As indicated in the foregoing paragraph avariety of diiierent substances may be use in formlng the barrier within the sand pores, and the method to be followed in introducing the material, and in controlling the mine wells during its introduction, will vary somewhat with the nature of the substance used. In the use of certain of the media suggested for filling the sand ores, it is first necessary to heat the oil san to an appropriate elevated temperature. This is accomplished by circulating steam through the sand, connecting alternate mine wells with the steam supply, and encouraging flow to the intermediate wells connected with the vacuum line, as shown in Fig. 1. Circulation of steam must proceed for a considerable time, during which the sand pores will be gradually freed of oil and condensed water, so that live steam may enter. During the early stages of steam application, water will tend to condense to some extent in the mine wells and in the sands immediately about them, but if the steam lines are iven a slight inclination in the direction of ow, this condensed fluid will drain oif to a suitable trap, not shown in the drawings, placed at the end of the steam line. Durin later stages, steam will condense in the san pores between the inlet and outlet wells, but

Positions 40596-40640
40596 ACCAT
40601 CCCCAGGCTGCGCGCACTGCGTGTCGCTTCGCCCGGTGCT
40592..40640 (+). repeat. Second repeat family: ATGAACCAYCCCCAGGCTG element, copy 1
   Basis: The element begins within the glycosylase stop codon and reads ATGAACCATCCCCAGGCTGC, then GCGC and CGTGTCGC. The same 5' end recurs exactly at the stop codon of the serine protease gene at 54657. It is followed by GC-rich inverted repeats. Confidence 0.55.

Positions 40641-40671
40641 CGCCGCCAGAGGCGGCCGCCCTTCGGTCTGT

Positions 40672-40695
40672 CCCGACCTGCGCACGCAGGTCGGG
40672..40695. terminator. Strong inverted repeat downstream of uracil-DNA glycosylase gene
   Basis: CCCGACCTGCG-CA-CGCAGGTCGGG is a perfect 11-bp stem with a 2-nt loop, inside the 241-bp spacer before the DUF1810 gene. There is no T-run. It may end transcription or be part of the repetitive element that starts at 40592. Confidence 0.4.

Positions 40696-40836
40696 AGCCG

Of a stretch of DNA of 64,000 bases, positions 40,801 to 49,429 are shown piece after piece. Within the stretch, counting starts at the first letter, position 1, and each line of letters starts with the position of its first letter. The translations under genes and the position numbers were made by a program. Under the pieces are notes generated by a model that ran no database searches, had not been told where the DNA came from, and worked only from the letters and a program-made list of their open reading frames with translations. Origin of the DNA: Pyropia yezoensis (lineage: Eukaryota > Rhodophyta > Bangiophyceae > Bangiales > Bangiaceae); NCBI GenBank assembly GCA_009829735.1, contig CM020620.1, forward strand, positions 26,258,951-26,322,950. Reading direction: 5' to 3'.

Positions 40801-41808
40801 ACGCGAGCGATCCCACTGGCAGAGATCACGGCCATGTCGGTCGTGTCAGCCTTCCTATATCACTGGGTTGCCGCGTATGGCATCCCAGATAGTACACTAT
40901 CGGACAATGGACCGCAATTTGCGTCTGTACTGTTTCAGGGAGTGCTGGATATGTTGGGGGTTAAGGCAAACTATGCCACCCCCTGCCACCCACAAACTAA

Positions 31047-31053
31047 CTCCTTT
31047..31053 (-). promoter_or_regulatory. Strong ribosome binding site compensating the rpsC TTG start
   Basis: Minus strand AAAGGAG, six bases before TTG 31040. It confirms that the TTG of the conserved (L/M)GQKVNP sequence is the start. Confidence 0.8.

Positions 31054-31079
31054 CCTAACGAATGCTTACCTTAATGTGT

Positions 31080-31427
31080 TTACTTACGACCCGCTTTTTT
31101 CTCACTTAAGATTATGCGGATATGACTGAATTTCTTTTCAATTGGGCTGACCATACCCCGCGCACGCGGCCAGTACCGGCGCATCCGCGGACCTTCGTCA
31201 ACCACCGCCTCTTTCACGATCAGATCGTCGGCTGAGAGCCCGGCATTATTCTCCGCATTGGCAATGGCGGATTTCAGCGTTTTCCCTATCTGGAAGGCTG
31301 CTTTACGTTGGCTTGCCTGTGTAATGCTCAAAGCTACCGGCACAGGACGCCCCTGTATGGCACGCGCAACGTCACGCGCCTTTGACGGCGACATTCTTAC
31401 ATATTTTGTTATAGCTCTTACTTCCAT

I serve satisfactorily this condensed fiuid will be forced by the steam pressure toward the outlet wells. If desired, after steam has flowed for a time in one direction through the sand, the connections with the steam supply and I vacuum pump may be reversed, so that flow through the sand may be in the opposite direction. This practice permits of developing a somewhat immediate vicinity of the outlet wells has reached a point somewhat above the minimum desired for ro er application of the medium to be used in filling the sand pores, 1pipe 3 is disconnected from the steam supp y and connection made with pressure tank, 5, containing a supply of the medium to be emplo ed. Steam coils, 5a, are also provided wit in the pressure tank, as a means of heatmg the medium. To prevent undue loss of heat in transmission of the medium, pipe 8, ma be covered with heat insulating material.